Stories about U.S.A. from July, 2011
LJ user grad46 (Maxim Petrovich) claims [ru] that several Russian opposition groups are funded by US-interests. Until recently an opposition activist himself, Petrovich publishes corroborating documentation, accuses several leading opposition activists of taking American money, and is interviewed [ru] on the issue by Russian newspaper Moskovsky Komsomolets.
Investigative journalist Jake Adelstein reported [en] that US President Obama has officially declared war on the Yakuza, the Japanese mafia, as it represents an “extraordinary threat to the national security, foreign policy, and economy of the United States.” Japansubculture.com also published the text of the actual executive order.
Vadim Nikitin at Foreign Policy Association blog finds US Russia-policies of both the Democrats and the Republicans negative, after Russian ambassador Sergei Rogozin recently met with two US senators.
Hans Kristensen at FAS Strategic Security Blog commemorates the 20th anniversary of START 1, the first Strategic Arms Reduction Treaty beween the Soviet Union and the USA curtailing the number of nuclear missiles.
A Kenyan blogger, Daudi Were, has raised an interesting question about whether the U.S. government will be willing to enforce the Kingpin Act against Facebook for apparently doing business with a Kenyan national Mr Harun Mwau who had earlier this year been designated as a drug lord under the Kingpin Act.
Edward Lozansky at Russia Blog argues that so called Tandemocracy – power sharing – between Russia's President Medvedev and Prime Minister Putin, on the whole has had positive effects for the country, not least in foreign policy.
Jahanshah Javid, from iranian.com,displayed the names of 150 current Iranian prisoners on stickers along with ribbons in Persia, Iowa.
Olivia from China Hush translated Chinese netizens’ angry response to U.S President Barack Obama's meeting with Dalai Lama on July 16, 2011 at the White House.
iChinaStock.com has written a post and some slides for introducing a Chinese web-portal company, NetEase’s business model, financials, management, and user experience. NetEase was listed on the Nasdaq in 1999 and its market cap was $6.1 billion in July 2011.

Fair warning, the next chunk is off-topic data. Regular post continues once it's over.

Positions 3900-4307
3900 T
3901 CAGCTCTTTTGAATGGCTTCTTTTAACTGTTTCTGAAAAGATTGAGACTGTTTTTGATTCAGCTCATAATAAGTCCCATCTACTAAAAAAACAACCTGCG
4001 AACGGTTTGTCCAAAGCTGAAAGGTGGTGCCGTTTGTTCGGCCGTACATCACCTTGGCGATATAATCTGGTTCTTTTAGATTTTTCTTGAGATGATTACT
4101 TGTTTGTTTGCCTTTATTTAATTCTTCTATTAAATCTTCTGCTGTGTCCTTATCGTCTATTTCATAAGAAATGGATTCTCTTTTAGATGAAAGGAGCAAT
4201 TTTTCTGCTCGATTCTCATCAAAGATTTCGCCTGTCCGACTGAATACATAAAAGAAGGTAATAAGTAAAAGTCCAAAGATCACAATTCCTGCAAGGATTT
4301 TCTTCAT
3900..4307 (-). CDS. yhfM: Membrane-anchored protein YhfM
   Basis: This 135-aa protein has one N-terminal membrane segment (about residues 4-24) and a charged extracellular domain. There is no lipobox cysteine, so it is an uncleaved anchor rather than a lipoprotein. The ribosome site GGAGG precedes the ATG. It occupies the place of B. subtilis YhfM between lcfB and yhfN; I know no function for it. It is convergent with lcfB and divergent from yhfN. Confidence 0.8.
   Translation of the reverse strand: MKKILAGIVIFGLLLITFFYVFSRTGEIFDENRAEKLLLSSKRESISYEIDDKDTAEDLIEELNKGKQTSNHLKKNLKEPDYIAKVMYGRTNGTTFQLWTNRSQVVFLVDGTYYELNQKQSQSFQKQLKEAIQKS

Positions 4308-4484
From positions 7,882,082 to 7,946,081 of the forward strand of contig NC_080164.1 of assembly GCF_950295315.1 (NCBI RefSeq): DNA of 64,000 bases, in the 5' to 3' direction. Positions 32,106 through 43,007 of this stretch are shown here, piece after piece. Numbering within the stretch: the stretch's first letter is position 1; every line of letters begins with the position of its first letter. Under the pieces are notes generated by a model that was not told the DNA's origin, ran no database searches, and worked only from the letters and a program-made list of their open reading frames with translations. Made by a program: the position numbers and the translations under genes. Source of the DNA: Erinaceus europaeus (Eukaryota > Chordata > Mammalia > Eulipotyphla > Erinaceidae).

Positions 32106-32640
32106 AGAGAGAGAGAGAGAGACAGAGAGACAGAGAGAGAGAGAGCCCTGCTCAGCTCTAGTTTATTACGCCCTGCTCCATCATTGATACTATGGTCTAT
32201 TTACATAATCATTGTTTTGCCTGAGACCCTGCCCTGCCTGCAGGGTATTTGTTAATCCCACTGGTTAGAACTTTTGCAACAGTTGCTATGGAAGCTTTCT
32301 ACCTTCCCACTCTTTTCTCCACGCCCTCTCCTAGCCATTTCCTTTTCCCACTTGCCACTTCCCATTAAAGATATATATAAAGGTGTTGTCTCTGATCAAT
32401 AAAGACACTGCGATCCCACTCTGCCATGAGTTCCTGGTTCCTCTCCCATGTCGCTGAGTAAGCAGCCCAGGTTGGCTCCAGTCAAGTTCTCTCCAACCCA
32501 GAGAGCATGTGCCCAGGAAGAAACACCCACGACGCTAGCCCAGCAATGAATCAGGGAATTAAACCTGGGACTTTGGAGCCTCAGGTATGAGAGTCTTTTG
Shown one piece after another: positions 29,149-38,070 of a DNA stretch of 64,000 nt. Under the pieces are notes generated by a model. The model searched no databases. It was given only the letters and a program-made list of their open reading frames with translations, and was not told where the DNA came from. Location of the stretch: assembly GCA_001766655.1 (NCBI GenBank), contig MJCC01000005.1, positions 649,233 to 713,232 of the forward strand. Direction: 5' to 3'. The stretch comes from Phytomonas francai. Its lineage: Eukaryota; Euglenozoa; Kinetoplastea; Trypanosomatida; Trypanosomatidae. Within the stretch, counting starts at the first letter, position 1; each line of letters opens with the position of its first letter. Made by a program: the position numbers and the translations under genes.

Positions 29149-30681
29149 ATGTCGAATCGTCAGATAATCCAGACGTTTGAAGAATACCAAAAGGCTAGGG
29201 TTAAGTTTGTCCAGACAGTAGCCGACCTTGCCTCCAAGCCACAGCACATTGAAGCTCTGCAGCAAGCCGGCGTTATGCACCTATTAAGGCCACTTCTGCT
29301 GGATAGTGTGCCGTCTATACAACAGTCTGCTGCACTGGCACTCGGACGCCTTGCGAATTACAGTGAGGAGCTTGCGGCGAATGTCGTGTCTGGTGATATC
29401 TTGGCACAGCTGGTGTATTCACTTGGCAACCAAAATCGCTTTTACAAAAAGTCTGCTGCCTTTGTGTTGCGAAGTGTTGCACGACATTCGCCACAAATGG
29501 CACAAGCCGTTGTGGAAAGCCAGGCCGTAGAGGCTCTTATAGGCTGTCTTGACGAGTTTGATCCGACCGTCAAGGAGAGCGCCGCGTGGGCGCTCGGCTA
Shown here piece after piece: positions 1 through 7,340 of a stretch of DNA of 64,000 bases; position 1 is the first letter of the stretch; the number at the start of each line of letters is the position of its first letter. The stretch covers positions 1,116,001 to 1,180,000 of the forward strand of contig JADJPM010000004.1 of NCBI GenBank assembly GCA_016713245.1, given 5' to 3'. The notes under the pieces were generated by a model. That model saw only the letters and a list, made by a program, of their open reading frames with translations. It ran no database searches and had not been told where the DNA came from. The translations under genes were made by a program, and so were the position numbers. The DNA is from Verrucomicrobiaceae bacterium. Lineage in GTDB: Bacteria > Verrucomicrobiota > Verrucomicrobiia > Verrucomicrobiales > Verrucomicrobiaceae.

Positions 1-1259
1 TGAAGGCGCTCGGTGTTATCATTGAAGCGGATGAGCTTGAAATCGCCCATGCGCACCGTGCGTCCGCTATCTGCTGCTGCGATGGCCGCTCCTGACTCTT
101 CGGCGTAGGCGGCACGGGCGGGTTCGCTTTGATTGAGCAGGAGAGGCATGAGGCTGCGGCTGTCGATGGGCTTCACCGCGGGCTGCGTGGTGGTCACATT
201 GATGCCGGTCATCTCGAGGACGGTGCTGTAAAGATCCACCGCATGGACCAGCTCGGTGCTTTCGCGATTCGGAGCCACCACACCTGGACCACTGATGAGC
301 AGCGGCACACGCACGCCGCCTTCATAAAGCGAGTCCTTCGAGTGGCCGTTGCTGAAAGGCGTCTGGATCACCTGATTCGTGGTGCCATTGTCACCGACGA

In a TED talk on July 12, 2011 Rebecca MacKinnon describes how the internet has become a primary communication channel between citizens and governments, but warns that there is a corporate layer of “internet sovereigns” between the two. Let's take back the Internet," she says.
Iván García contends that despite the general pragmatism of U.S. policy, “regarding the Cuban embargo, the Americans show a notable stupidity”, calling it “an authentic mirrors game…of course, the ones who blame the embargo for all the misfortunes that have been happening are also lying.”
John Helmer of Dancing With Bears reports about a looming lobbying scandal in Washington, DC, where senior US officials allegedly have been intensely courted by PR-people, employed by Russian billionaire Oleg Deripaska, trying to influence US policy towards Russia.
Mark Adomanis of Forbes’ The Russia Hand writes about RT, a Russian TV news network previously known as Russia Today, and the American media.
Nearly 44,000 Serbs have joined the Facebook group 'Boycott of Chelsea Handler until she apologizes to the Serbian people,' demanding an apology from the popular American female comedian for the offensive remarks she made about the Serbian nation during a television show.
In El Punto Es [es], Mariángel González writes about the Puerto Rican artists [es] participating in New York City's Museo del Barrio exhibition titled “The (S) Files.”